By Barry Gilbert
St. Louis Post-Dispatch


June 30, 2005

Nonstalgia without guilt held sway Tuesday night as two of rock's greatest performers delivered their best-loved music before an appreciative crowd at the sweatbox known as UMB Bank Pavilion.

John Fogerty and John Mellencamp, with no new music to flog, are in the middle of an unabashed greatest-hits tour, Fogerty under the banner "Rockin' America" and Mellencamp under "Words and Music," the title of his recent greatest hits package.

But the show was anything but a rote, commercial enterprise. Both artists, each of whom has had a rocky relationship with his early material, embraced their pasts. Backed by magnificent bands, Fogerty and Mellencamp delivered their early hits over about three hours with obvious joy.

Mellencamp, 53, took the headliner's closing slot, backed by a seven-piece band. He played 18 tunes, spanning his career from his days as Johnny Cougar through John Cougar Mellencamp to today. After an opening sequence that included "Small Town," "Minutes to Memories" and "Lonely Ol' Night," he called out Fogerty, "one of my heroes," for duets on Fogerty's Creedence Clearwater Revival hit "Green River" and Mellencamp's "Rain on the Scarecrow."

He encouraged sing-alongs on early "Cougar" tunes he once rejected, such as "I Need A Lover" and "Jack and Diane," as well as later anthems such as "Authority Song" and "Pink Houses."

Mellencamp's band, especially fiddler Miriam Sturm, guitarists Andy York and Mike Wanchic and drummer Dane Clark, sparkled. Mellencamp's sense of dynamics gives these rockers new impact on stage, as delicate percussion, accordion and fiddle build to a barrage of drums, power chords and walls of rhythm. It's thrilling to feel as well as hear this music.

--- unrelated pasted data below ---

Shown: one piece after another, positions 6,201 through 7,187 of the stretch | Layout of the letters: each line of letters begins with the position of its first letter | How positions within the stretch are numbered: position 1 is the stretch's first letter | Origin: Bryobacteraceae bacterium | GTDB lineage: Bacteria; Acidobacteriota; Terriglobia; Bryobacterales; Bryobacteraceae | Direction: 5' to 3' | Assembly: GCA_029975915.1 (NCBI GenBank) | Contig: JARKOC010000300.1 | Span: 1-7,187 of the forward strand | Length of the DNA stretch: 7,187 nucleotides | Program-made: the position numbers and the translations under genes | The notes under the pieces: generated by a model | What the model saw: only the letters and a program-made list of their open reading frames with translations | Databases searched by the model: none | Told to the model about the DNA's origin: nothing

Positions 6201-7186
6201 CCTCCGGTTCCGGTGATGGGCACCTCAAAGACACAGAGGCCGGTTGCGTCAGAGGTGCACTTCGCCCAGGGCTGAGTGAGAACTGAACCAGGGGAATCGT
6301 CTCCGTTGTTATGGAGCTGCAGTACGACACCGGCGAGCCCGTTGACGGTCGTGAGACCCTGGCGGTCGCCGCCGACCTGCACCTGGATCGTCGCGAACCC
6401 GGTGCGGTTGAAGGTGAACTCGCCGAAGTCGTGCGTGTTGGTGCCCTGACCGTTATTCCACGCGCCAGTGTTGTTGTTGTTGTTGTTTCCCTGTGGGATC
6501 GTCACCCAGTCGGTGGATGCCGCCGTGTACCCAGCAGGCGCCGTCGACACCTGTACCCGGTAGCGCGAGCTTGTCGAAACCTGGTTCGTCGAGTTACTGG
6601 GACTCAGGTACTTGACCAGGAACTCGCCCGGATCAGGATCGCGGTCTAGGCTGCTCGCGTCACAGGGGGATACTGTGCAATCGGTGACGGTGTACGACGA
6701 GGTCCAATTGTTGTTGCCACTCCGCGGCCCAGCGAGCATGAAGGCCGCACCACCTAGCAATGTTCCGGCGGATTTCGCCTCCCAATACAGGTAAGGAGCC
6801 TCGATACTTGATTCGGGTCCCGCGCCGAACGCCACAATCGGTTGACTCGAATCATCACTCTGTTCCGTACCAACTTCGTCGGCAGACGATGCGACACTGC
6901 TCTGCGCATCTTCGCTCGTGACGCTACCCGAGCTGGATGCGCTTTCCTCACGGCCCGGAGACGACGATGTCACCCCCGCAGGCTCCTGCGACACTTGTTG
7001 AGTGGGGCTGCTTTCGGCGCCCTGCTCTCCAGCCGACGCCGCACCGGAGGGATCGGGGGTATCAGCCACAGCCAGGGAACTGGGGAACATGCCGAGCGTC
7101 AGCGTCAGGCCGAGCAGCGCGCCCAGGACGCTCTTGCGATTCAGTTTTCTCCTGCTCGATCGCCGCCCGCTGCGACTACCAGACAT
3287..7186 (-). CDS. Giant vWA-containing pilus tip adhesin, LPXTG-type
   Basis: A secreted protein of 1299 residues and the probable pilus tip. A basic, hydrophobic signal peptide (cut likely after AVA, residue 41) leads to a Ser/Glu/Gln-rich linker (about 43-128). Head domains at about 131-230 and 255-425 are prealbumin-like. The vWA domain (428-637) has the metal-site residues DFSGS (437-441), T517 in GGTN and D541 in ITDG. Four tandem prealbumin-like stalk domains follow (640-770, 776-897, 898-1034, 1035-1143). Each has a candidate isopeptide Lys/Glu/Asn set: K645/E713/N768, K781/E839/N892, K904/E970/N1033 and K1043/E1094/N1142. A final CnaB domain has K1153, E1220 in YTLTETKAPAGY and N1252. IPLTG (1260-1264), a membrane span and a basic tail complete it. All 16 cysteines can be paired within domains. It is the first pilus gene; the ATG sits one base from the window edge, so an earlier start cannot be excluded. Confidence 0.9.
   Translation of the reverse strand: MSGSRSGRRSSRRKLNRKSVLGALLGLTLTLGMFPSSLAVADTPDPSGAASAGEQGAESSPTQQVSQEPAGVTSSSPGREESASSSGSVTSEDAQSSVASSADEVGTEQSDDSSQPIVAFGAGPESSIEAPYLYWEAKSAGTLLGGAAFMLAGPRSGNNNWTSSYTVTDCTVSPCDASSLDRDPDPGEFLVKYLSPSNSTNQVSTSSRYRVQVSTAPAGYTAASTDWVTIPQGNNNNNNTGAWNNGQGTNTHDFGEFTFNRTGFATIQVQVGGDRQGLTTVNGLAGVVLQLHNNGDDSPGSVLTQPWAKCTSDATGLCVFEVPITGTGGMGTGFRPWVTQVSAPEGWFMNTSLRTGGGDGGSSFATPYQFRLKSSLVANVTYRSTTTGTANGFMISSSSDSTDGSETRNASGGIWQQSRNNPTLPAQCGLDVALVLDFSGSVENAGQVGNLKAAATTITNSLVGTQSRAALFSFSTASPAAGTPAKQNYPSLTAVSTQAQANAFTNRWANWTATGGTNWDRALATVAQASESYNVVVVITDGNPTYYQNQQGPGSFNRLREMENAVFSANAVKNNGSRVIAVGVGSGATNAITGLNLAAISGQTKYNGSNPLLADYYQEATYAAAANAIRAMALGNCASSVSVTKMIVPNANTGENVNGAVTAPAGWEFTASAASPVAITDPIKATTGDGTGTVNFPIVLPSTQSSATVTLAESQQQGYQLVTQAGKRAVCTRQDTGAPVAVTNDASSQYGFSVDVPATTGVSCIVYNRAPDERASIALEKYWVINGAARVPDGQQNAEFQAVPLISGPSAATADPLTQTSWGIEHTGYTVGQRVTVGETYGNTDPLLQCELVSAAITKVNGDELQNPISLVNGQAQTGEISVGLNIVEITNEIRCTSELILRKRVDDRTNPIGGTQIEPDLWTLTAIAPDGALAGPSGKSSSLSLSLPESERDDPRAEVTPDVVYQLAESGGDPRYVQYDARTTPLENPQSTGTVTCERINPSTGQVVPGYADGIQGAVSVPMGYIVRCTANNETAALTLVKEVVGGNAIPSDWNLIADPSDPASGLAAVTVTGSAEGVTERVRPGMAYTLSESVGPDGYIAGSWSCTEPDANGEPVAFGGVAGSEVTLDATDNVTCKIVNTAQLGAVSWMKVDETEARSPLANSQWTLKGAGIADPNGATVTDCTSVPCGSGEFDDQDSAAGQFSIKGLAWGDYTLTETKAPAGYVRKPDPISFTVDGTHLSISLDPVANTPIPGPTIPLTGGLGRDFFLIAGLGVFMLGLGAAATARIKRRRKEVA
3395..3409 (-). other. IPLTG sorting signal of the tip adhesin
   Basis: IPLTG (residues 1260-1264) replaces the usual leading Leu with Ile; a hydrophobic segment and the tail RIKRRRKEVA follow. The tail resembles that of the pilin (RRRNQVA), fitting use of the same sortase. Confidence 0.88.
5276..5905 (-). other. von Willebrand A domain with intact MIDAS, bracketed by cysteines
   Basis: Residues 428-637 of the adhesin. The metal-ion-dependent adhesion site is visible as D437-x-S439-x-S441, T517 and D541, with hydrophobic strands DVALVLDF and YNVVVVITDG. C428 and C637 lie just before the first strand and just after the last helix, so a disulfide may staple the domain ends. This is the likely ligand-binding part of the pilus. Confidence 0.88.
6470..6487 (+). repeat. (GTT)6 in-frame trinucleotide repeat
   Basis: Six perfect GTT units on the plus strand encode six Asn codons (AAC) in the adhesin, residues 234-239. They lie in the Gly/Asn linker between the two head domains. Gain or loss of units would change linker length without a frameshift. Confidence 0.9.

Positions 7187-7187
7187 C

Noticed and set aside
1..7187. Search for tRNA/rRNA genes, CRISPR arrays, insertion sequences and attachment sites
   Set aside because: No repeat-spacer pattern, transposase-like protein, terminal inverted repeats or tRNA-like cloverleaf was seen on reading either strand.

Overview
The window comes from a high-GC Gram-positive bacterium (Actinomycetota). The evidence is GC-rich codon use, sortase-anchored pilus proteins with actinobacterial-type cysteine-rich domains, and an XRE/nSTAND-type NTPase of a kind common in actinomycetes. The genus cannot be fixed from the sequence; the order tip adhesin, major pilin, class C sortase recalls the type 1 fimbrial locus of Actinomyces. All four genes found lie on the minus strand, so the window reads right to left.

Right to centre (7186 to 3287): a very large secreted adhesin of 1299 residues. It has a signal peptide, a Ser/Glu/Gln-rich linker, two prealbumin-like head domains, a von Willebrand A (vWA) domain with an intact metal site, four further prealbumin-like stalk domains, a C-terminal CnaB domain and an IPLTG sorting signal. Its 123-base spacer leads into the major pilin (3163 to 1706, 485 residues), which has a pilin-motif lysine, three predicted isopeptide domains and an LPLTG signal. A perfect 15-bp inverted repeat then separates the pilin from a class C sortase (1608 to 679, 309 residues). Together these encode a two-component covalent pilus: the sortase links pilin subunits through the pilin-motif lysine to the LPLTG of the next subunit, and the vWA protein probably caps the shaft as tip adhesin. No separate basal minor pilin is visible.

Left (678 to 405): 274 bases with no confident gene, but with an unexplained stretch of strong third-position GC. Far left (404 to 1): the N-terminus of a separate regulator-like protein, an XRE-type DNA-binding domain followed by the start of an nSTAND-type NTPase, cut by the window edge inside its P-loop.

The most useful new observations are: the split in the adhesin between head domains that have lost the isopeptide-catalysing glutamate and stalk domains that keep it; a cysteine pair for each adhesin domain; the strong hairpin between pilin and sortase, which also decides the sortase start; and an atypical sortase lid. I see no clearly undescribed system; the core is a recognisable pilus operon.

A longtime political activist, Mellencamp made no speeches but let a series of video clips show his growth from Johnny Cougar on shows such as "American Bandstand" through his co-founding of Farm Aid and his work with Rock the Vote.

He closed with the gentle nostalgia of "Cherry Bomb," sharing lead vocals with his band.

Fogerty, dressed in what looked like jeans and a denim shirt with the sleeves rolled up, took the stage first and never stopped moving through 20 songs. How Fogerty, who turned 60 a month ago, survived the 90-degree heat with the setting sun in his face is a mystery. But he charged through a set list heavy on CCR hits, bouncing to the beat, jumping, and running back and forth across the stage as he re-created, nearly note for note, some of rock's most enduring music.

Fogerty mixed up his set nicely, playing less well-known album tracks such as "Bootleg" and "Keep on Chooglin'" amid radio staples including "Have You Seen the Rain," "Down on the Corner," "Travelin' Band," "Born on the Bayou," "Centerfield," "Who'll Stop the Rain" and "Proud Mary."

One of many highlights was Fogerty's performance, alone and playing an acoustic guitar, of last fall's antiwar song "Déjà Vu (All Over Again)" as images from the Vietnam era flashed on video screens. Later came his original anti-war hit with CCR, "Fortunate Son," still angry and relevant.

During his encore, a playful Fogerty sang the often misconstrued line from "Bad Moon Rising" -- "there's a bathroom on the right" instead of "there's a bad moon on the rise" -- smiling and pointing stage right as he did it.